\begin{align*} \adjoint{\left(\alpha A\right)}&= \transpose{\left(\conjugate{\alpha A}\right)}&& \knowl{./knowl/definition-A.html}{\text{Definition A}}\\ &=\transpose{\left(\conjugate{\alpha}\conjugate{A}\right)}&& \knowl{./knowl/theorem-CRMSM.html}{\text{Theorem CRMSM}}\\ &=\conjugate{\alpha}\transpose{\left(\conjugate{A}\right)}&& \knowl{./knowl/theorem-TMSM.html}{\text{Theorem TMSM}}\\ &=\conjugate{\alpha}\adjoint{A}&& \knowl{./knowl/definition-A.html}{\text{Definition A}} \end{align*}
\begin{align*} \adjoint{\left(\adjoint{A}\right)}&= \transpose{\left(\conjugate{\left(\adjoint{A}\right)}\right)}&& \knowl{./knowl/definition-A.html}{\text{Definition A}}\\ &=\conjugate{\left(\transpose{\left(\adjoint{A}\right)}\right)}&& \knowl{./knowl/theorem-MCT.html}{\text{Theorem MCT}}\\ &=\conjugate{\left(\transpose{\left(\transpose{\left(\conjugate{A}\right)}\right)}\right)}&& \knowl{./knowl/definition-A.html}{\text{Definition A}}\\ &=\conjugate{\left(\conjugate{A}\right)}&& \knowl{./knowl/theorem-TT.html}{\text{Theorem TT}}\\ &=A&& \knowl{./knowl/theorem-CCM.html}{\text{Theorem CCM}} \end{align*}

Take note of how the theorems in this section, while simple, build on earlier theorems and definitions and never descend to the level of entry-by-entry proofs based on Definition ME. In other words, the equal signs that appear in the previous proofs are equalities of matrices, not scalars (which is the opposite of a proof like that of Theorem TMA).

Sage MO. Matrix Operations.

Every operation in this section is implemented in Sage. The only real subtlety is determining if certain matrices are symmetric, which we will discuss below. In linear algebra, the term ‚Äúadjoint‚ÄĚ has two unrelated meanings, so you need to be careful when you see this term. In particular, in Sage it is used to mean something different. So our version of the adjoint is implemented as the matrix method .conjugate_transpose(). Here are some straightforward examples.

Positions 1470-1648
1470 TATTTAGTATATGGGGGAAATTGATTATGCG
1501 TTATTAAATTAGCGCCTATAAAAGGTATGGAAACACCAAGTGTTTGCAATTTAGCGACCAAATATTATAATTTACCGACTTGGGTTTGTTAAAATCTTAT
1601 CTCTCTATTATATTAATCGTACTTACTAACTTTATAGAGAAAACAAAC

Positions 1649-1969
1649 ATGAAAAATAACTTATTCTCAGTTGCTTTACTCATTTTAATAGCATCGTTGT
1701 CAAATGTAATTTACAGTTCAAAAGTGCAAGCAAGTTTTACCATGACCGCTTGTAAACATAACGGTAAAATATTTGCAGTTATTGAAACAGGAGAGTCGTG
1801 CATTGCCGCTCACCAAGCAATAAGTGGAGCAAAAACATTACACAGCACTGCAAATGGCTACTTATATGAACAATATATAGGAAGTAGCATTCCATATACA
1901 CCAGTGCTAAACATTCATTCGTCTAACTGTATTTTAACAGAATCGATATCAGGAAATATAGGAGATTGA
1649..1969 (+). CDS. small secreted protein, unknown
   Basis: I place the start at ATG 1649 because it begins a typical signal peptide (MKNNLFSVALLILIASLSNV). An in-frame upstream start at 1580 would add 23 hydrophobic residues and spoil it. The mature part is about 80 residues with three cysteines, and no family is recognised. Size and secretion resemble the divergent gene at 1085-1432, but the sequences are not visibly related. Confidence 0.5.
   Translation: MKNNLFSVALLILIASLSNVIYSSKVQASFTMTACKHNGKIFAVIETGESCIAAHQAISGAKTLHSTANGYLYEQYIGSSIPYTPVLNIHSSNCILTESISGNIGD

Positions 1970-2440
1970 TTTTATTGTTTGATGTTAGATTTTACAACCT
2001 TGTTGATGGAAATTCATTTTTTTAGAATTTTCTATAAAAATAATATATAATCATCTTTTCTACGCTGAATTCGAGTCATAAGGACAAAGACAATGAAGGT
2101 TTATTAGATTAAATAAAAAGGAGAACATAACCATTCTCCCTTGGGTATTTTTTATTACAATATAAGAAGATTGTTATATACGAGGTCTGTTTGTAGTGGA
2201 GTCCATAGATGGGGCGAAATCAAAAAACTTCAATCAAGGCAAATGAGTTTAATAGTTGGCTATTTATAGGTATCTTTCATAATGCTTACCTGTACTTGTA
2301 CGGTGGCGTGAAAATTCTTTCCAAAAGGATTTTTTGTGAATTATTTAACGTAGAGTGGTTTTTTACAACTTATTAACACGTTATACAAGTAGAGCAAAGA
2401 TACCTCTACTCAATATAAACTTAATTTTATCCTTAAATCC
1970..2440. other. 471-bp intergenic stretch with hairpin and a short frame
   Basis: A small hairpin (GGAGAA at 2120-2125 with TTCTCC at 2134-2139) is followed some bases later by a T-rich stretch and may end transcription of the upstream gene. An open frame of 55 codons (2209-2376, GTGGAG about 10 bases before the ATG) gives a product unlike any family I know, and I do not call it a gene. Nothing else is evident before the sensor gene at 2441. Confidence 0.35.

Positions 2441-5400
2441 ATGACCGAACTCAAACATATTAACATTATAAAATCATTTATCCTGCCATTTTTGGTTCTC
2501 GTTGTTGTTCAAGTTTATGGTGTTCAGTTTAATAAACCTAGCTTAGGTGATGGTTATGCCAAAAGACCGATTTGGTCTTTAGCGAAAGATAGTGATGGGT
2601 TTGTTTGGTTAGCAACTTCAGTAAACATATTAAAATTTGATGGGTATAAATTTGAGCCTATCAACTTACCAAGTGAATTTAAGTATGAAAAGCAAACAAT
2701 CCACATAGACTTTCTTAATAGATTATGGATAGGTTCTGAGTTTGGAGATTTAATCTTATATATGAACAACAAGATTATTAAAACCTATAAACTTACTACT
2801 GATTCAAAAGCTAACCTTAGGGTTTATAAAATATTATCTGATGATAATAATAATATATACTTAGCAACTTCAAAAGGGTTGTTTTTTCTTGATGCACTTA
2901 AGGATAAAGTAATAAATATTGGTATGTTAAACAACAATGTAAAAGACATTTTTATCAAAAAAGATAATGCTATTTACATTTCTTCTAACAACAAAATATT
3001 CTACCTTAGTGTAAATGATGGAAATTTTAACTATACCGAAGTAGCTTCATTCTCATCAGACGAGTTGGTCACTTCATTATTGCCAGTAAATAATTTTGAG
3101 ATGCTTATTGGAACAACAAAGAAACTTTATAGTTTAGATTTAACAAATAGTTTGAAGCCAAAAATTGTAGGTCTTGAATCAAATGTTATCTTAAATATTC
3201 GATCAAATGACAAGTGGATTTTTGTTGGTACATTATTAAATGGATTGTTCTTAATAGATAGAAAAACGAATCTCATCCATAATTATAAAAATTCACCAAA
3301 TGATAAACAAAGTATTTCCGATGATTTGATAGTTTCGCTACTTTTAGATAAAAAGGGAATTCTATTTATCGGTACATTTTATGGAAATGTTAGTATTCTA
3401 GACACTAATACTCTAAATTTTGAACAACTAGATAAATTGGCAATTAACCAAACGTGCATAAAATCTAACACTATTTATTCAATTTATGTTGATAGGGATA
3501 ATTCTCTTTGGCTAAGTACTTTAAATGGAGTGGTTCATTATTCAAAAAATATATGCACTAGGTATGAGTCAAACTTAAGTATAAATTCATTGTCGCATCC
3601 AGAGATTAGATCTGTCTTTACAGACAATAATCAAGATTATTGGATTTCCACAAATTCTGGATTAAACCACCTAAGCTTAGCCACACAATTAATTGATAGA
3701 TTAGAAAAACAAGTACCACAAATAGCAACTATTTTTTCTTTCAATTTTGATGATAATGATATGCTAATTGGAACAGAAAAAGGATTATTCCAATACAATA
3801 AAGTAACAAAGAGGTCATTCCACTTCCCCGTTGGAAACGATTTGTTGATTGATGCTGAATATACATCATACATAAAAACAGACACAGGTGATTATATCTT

With these constructions, we can test, or demonstrate, some of the theorems above. Of course, this does not make the theorems true, but is satisfying nonetheless. This can be an effective technique when you are learning new Sage commands or new linear algebra ‚ÄĒ if your computations are not consistent with theorems, then your understanding of the linear algebra may be flawed, or your understanding of Sage may be flawed, or Sage may have a bug! Note in the following how we use comparison (==) between matrices as the implementation of matrix equality (Definition¬†ME).

The opposite is true ‚ÄĒ you can use theorems to convert, or express, Sage code into alternative, but mathematically equivalent forms.

Here is the subtlety. With approximate numbers, such as in RDFand CDF, it can be tricky to decide if two numbers are equal, or if a very small number is zero or not. In these situations Sage allows us to specify a ‚Äútolerance‚ÄĚ ‚ÄĒ the largest number that can be effectively considered zero. Consider the following:

Clearly the last result is not correct. This is because \(0.000000000001 = 1.0\times 10^{-12}\) is ‚Äúsmall enough‚ÄĚ to be confused as equal to the zero in the other corner of the matrix. However, Sage will let us set our own idea of when two numbers are equal, by setting a tolerance on the difference between two numbers that will allow them to be considered equal. The default tolerance is set at \(1.0\times 10^{-12}\text{.}\) Here we use Sage's syntax for scientific notation to specify the tolerance.

This is not a course in numerical linear algebra, even if that is a fascinating field of study. To concentrate on the main ideas of introductory linear algebra, whenever possible we will concentrate on number systems like the rational numbers or algebraic numbers where we can rely on exact results. If you are ever unsure if a number system is exact or not, just ask.

Reading Questions MO Reading Questions

1.

Perform the following matrix computation.

\begin{equation*} (6) \begin{bmatrix} 2 & -2 & 8 & 1 \\ 4 & 5 & -1 & 3\\ 7 & -3 & 0 & 2 \end{bmatrix} + (-2) \begin{bmatrix} 2 & 7 & 1 & 2\\ 3 & -1 & 0 & 5\\ 1 & 7 & 3 & 3 \end{bmatrix} \end{equation*}

2.

Theorem VSPM reminds you of what previous theorem? How strong is the similarity?

3.

Compute the transpose of the matrix below.

\begin{equation*} \begin{bmatrix} 6 & 8 & 4 \\ -2 & 1 & 0 \\ 9 & -5 & 6 \end{bmatrix} \end{equation*}

Exercises MO Exercises

C10.